Some days the Holy Spirit has a way of delivering what you need when you need it!
Previous to my appointment to St Aidan’s four years ago, I was rector of a wonderful community of people in Tecumseh, St Mark’s by-the-Lake. Among the many meaningful modes of ministry in that church was a Lenten Outreach and Justice Series complemented with a Lenten Reflection Booklet. The booklet was a the fruitful work of Nancy, one of the community of saints. Today I received a copy of the 2016 edition of the booklet. It came with a beautiful note of love and condolence attached.
One of the reflections in the booklet is a poem from the poet Rainer Maria Rilke
God speaks to each of us as he makes us,
then walks with us silently out of the night.
These are the words we dimly hear:
You, sent out beyond your recall,
go to the limits of your longing.
Flare up like a flame
and make big shadows I can move in.
Let everything happen to you: beauty and terror.
Just keep going. No feeling is final.
Don’t let yourself lose me.
Nearby is the country they call life.
You will know it by its seriousness.
Give me your hand.
Book of Hours, I 59
I love this poem and was glad to read it today. Beauty and terror, it will all happen to us. No feeling is final. Nearby is the country called life. We have all at some time or another experienced beauty beauty and terror. We may have all felt that in the moments of terror that it could not be over soon enough.We may have all felt in the moments in beauty that it could not last long enough. The Holy Spirit comes to us, speaks to us, holds us by the hand, accompanies us to our limits. We are not alone. In the extremes, in the highs and the lows, it would be easy enough to lose sight of God’s abiding and loving presence but for the Word that reminds us that we are beloved — God speaks to us as a Mother in a crowded public square and says, “do not let yourself lose me…Give me your hand!”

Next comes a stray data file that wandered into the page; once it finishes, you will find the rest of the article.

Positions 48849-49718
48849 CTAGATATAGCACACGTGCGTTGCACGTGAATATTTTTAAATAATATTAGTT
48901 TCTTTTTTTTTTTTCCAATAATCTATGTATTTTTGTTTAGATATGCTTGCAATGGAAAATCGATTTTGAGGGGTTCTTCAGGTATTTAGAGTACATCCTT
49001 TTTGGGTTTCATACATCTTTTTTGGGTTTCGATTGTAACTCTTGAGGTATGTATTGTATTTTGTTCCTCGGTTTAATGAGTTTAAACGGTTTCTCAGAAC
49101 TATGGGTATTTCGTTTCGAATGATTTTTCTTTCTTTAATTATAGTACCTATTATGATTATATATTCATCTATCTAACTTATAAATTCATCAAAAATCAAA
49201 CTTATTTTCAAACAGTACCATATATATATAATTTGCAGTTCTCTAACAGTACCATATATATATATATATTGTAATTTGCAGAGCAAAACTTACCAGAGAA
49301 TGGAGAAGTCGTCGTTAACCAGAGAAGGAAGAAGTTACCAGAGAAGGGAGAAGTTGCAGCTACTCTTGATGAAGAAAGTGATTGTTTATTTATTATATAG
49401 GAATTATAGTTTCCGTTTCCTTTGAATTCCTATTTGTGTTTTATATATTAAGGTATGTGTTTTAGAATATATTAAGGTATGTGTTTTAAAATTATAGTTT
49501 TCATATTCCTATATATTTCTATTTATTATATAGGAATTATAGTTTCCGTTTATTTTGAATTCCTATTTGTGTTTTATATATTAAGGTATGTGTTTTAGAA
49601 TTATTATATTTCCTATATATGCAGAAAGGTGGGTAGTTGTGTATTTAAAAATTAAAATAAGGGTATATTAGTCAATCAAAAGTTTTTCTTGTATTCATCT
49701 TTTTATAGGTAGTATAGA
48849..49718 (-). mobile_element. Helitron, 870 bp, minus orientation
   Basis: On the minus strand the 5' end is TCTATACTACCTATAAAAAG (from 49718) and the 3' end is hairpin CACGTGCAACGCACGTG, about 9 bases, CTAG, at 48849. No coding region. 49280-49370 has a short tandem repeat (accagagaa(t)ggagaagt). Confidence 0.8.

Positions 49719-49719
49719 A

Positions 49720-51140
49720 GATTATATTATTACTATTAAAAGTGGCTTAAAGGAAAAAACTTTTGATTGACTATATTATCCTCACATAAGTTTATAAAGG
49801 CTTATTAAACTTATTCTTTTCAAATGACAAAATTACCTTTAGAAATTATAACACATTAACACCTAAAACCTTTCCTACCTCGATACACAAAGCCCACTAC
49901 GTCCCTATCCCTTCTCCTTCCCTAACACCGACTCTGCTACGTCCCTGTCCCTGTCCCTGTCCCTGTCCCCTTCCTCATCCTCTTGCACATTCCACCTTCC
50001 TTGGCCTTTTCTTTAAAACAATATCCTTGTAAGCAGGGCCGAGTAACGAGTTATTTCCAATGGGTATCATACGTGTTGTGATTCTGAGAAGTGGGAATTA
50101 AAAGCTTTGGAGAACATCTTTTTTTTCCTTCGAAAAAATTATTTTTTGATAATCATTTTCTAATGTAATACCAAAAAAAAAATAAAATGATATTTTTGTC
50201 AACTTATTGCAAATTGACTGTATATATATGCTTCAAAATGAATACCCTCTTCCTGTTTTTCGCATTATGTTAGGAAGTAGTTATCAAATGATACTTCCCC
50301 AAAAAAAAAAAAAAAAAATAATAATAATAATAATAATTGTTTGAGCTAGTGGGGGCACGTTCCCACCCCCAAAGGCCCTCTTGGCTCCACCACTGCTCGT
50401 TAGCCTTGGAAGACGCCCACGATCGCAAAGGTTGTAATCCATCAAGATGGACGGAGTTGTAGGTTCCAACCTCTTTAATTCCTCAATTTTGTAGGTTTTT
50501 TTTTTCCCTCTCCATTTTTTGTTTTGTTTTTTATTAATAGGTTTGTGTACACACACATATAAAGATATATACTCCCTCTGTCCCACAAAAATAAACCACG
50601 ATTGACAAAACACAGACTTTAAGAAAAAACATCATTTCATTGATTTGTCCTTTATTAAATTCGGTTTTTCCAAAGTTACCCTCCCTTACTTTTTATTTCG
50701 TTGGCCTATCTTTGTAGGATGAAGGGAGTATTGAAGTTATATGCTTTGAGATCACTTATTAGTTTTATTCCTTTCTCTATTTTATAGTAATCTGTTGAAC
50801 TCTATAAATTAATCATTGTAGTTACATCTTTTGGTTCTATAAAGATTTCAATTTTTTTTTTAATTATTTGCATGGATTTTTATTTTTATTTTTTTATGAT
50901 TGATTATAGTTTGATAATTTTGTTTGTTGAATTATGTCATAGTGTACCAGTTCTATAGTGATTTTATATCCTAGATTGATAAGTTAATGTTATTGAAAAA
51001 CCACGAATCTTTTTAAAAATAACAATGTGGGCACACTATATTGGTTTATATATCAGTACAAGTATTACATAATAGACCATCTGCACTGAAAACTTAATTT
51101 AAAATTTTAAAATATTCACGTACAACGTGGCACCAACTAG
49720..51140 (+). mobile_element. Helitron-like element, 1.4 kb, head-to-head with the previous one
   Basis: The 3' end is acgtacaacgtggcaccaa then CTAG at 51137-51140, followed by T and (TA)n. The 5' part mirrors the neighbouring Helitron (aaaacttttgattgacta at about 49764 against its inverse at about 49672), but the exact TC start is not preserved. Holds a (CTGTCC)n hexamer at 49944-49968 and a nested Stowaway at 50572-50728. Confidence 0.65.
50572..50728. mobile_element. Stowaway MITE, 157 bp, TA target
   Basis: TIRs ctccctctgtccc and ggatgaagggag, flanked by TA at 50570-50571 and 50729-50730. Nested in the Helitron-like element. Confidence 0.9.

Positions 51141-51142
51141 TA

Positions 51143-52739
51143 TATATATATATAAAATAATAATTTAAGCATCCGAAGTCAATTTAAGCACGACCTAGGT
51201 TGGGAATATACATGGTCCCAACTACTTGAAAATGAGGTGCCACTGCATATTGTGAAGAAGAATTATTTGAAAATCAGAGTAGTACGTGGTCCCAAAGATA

Reading Nancy’s handwritten note is a reminder that God is all abiding. As an act of prayer, spend some time this weekend thinking of who might need to read handwritten note from you. I will do the same. Thanking God for the gift of an old fashioned piece of mail today!
Kevin, this is lovely and links you to me as well. I still have a strong memory of going out to St Mark’s on a terrible wet night to hear about WATER from you and enjoy the discussion that followed. That meeting and hearing about your doctoral thesis later brought me to St Aidan’s when I visit London. I feel joy there and see faithful people.
Nancy was another faithful one as was Ray Hinton whose funeral you took. Sad times, like your own loss of a a dear mother but cushioned by old friends like Nancy. Isn’t God’s timing great!I love her words,”Tears are the enemy of the devil” They certainly relieve the sadness we feel as well as memories of joy.
Those Word she quoted from my grandmother… “Tears are the enemy of the devil”
thank you for your feedback Jane. Those were good days.